Hillary Clinton pledged Tuesday that as president she will ensure that families pay no more than 10 percent of their income on child care, a significant and rising cost for working parents.
“It just doesn’t make sense,” Clinton said of the cost of quality care for young children and the difficulties faced by working parents. “It’s the most important job that any of us can do, and we’re making it really hard and really expensive.”
Clinton was campaigning in Kentucky on Tuesday, one week ahead of the Democratic primary in that state.
The Democratic presidential front-runner’s campaign said the proposed mix of federal subsidies or tax credits to pay for the new benefit will be announced later. Clinton will also propose raising wages for child-care workers and expanding home-visit programs for new parents.
“Secretary Clinton is acutely aware that the middle class is extremely stretched when it comes to affording quality childcare,” campaign policy adviser Ann O’Leary said in a statement. “While middle class wages have stagnated in the last decade, costs of childcare have gone up by nearly 25 percent.”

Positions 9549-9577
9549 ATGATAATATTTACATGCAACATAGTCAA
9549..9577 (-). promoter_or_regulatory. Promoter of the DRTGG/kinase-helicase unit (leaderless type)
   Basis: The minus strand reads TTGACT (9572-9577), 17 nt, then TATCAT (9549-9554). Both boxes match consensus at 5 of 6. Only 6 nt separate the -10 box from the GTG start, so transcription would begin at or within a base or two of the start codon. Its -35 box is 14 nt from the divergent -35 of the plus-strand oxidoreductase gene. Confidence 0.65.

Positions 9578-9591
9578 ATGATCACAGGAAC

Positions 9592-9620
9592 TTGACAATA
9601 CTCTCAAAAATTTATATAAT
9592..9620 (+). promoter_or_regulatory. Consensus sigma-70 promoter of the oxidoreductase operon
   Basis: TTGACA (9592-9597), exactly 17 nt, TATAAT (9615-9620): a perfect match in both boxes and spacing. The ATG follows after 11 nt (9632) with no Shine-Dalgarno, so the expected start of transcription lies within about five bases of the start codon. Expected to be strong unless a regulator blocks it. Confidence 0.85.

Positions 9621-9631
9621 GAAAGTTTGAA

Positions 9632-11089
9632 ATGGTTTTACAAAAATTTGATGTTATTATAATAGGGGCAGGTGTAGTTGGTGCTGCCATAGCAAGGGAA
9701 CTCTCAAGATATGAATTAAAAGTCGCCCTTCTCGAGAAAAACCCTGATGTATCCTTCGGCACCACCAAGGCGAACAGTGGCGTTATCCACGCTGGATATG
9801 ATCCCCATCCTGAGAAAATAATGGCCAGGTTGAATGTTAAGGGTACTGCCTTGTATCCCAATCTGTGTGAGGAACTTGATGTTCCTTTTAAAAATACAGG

Clinton wants “substantial new investments” in federal subsidies for lower-income families and tax breaks for middle-class families to meet the goal of limiting costs to 10 percent of family income, O’Leary said.
The Clinton campaign said the monthly cost of sending two children to a quality child-care center is higher than the average cost of rent in every state. In a majority of states, the cost of infant care is higher than the tuition at public universities, the campaign statement claimed.
Clinton referred to some of those statistics during a discussion with young working parents at a social services center in Lexington that offers subsidized day care. She endorsed several of the approaches and services offered in the bright, cheerful preschool classroom.
“I’m looking for good ideas” that can serve as national models, she said.
Clinton visited a healthcare center in Louisville later Tuesday, and was holding an evening rally.